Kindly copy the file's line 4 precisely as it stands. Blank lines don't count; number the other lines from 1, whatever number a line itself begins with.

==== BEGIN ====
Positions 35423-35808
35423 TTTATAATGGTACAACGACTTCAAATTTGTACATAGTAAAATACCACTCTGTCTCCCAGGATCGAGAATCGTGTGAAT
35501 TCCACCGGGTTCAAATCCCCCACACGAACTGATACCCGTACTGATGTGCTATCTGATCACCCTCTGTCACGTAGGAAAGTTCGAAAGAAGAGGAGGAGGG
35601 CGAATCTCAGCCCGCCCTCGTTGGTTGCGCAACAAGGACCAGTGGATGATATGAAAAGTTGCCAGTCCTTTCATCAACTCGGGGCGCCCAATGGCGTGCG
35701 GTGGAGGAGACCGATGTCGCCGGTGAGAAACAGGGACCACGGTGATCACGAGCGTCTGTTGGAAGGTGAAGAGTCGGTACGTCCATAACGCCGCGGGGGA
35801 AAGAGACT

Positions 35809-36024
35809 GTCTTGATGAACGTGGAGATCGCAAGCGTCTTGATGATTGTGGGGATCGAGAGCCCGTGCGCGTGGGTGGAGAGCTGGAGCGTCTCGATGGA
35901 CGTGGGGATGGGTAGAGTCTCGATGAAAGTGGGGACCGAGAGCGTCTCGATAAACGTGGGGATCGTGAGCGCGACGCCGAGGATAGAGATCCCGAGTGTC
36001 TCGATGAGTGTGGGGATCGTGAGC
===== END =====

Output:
35601 CGAATCTCAGCCCGCCCTCGTTGGTTGCGCAACAAGGACCAGTGGATGATATGAAAAGTTGCCAGTCCTTTCATCAACTCGGGGCGCCCAATGGCGTGCG